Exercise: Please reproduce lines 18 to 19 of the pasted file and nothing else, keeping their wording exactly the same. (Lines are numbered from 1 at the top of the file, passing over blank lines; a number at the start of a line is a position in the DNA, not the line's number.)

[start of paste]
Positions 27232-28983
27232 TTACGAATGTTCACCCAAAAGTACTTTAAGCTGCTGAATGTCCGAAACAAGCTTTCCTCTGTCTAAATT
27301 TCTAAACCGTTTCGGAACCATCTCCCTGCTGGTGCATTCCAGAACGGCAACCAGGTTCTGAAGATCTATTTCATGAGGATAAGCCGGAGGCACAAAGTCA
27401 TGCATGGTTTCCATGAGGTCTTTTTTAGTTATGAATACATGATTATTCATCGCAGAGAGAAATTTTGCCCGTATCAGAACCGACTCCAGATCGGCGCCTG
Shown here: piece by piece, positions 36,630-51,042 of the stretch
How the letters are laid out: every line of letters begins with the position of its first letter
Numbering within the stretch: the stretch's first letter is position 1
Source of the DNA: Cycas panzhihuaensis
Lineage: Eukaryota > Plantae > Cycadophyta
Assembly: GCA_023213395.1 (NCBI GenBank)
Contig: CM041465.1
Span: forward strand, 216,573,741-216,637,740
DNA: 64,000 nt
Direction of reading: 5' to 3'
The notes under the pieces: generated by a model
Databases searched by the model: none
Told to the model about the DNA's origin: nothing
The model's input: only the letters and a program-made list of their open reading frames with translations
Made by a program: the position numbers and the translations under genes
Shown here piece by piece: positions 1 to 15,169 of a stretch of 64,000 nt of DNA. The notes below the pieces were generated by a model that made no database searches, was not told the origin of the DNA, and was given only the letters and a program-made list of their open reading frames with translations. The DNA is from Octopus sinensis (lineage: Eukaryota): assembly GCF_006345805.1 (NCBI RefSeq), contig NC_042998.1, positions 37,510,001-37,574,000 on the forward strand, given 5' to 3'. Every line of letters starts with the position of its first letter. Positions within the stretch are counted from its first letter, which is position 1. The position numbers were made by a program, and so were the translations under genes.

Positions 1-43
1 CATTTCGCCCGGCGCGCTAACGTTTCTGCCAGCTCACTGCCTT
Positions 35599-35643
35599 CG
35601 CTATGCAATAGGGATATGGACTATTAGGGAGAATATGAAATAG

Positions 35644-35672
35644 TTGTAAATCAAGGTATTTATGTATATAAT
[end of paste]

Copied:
The model's input: only the letters and a program-made list of their open reading frames with translations
Made by a program: the position numbers and the translations under genes